In the example of the house building discussion in Chapter 1, "Eating Elephants Is Difficult," the mother-in-law and the landowner could have very different perspectives on what is desirable. Will their combined requirements be entirely coherent and compatible? Whose job will it be to resolve these conflicts?
We have seen the same problem on multiple $100 million programs. Any big program owned by more than one powerful stakeholder is likely to fail because of confusing and conflicted directions. As we saw in Chapter 1, life is much easier when one powerful person is consistently in charge. Of course, assigning a single stakeholder is not easy, but failing to identify this stakeholder at the start of the project only ignores the problem.
Spotting requirements that are clearly expressed but in conflict is reasonably easy, and it is usually possible to resolve these through careful negotiation. No one would seriously demand two mutually incompatible set of requirements, right?
Let's return to the analogy of home building as an example. When designing a house, increasing the size of the windows will increase the feeling of light and space within the building and improve the view. But bigger windows will contribute to energy loss. Improved insulation in the walls or ceilings might compensate for this, but this could result in increased building costs or a reduced living area. Alternatively, the architect could request special triple glazing. That would make the windows more thermally efficient but could make the glass less translucent. As more concerns arise, the interplays between them become more complex. As a result, the final solution becomes a trade-off between different aspects or characteristics of the solution. Possibly, the requirements are actually mutually incompatible—but this can be known only in the context of a solution.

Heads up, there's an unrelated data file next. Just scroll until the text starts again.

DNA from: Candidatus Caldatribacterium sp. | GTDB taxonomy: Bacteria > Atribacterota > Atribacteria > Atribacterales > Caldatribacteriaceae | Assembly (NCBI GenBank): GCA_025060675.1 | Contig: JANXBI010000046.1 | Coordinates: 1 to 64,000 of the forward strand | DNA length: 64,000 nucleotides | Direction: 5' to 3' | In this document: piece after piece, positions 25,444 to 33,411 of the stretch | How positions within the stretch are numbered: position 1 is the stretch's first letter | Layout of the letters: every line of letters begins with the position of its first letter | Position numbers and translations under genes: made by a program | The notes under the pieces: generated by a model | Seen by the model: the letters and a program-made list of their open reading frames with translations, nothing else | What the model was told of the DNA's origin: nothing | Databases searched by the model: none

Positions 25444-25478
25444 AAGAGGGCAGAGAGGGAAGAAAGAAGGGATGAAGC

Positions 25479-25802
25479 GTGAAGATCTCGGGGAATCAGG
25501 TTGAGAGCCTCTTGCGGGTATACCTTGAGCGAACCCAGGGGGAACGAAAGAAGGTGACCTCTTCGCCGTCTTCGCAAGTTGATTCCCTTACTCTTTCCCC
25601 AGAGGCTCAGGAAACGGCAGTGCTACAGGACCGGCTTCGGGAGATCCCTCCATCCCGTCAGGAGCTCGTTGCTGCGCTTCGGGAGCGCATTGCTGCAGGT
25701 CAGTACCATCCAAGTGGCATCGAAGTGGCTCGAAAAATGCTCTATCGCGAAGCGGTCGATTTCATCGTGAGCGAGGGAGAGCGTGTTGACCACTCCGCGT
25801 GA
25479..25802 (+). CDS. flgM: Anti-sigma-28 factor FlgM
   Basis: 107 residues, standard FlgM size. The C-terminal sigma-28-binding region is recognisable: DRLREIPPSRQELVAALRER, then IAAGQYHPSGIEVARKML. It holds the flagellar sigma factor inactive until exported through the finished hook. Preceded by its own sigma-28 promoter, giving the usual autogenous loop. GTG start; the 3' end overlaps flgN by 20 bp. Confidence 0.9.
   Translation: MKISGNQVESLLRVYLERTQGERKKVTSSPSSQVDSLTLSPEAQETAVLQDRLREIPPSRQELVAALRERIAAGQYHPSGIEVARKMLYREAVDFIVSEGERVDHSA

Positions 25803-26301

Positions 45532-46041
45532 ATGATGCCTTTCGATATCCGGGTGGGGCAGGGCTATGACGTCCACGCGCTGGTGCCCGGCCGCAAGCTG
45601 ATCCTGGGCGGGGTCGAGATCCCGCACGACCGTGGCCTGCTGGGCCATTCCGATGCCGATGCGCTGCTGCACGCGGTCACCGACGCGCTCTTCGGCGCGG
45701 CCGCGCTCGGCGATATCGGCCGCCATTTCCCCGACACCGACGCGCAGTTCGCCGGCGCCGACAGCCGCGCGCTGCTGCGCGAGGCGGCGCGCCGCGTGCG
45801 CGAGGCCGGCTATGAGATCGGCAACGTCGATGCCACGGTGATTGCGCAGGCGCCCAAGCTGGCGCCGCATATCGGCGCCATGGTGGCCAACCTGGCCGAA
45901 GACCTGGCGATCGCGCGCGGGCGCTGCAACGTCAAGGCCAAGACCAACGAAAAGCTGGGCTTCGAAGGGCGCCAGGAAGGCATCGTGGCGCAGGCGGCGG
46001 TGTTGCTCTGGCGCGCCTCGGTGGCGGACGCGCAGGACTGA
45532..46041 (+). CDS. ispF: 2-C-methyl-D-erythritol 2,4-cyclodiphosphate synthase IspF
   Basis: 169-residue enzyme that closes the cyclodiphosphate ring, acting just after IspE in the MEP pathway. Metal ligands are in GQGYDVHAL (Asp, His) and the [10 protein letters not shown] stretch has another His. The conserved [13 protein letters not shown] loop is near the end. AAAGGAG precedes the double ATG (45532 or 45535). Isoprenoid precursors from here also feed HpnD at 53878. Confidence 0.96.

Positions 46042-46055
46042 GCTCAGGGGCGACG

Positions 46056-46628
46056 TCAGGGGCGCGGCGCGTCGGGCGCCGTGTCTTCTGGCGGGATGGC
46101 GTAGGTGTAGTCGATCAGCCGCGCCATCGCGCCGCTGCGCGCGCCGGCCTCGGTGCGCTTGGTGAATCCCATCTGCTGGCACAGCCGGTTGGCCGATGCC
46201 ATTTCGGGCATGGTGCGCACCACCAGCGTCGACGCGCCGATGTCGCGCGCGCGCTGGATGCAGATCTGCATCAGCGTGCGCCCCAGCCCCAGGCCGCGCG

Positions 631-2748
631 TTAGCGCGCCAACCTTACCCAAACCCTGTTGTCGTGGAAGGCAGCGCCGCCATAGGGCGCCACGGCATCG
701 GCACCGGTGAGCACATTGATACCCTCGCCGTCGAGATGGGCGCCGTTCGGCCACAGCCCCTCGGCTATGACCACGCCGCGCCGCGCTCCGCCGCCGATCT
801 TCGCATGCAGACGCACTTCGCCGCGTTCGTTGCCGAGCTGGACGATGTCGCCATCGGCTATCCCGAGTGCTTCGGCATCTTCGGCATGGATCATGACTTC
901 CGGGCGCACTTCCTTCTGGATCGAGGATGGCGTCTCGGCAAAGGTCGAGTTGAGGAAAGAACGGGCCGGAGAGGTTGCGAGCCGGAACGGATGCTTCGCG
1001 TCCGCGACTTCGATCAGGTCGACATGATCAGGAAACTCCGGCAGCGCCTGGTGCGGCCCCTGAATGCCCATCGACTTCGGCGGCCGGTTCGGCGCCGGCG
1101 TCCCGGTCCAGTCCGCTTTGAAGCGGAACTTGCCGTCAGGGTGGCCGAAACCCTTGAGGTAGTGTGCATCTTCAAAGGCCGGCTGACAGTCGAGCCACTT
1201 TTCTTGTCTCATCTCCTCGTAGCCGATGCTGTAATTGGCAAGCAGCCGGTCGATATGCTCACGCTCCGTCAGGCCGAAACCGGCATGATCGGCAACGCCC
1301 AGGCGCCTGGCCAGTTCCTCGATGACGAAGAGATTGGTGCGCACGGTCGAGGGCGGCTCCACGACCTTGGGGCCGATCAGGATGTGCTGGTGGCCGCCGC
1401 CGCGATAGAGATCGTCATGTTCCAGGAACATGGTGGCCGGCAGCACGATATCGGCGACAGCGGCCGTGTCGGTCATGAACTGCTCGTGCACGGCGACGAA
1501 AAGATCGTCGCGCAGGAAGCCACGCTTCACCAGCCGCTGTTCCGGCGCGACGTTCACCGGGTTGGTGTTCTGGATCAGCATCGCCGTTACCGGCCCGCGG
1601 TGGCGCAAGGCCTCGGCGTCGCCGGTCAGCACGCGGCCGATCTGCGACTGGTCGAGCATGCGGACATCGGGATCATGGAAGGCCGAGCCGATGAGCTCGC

These conflicting requirements also come up repeatedly when designing large computer systems. We hear comments similar to these: "We need the system to be hugely scaleable to cope with any unexpected demand. It must be available 24 hours a day, 7 days a week—even during upgrades or maintenance—but must be cheaper to build, run, and maintain than the last system." Obviously, such requirements are always in conflict.
The difficulty in coping with these requirements is compounded by the fact that they don't stand still. As you begin to interfere and interact with the problem, you change it. For example, talking to a user about what the system currently does could change that user's perception about what it needs to do. Interacting with the system during acceptance testing might overturn those initial perceptions again. Introducing the supposed solution into the environment could cause additional difficulties.
In IT systems, these side effects often result from a lack of understanding that installing a new IT system changes its surroundings. Subsequent changes also might need to be made to existing business procedures and best practices that are not directly part of the solution. These changes might alter people's jobs, their interaction with customers, or the skills they require.
In addition to these impacts, the time involved in such projects usually means that the business environment in which the solution is to be placed has evolved. Some of the original requirements might need to change or might no longer be applicable
Therefore, one of the key requirements for any Elephant Eater is tight and dynamic linkage between the business and IT.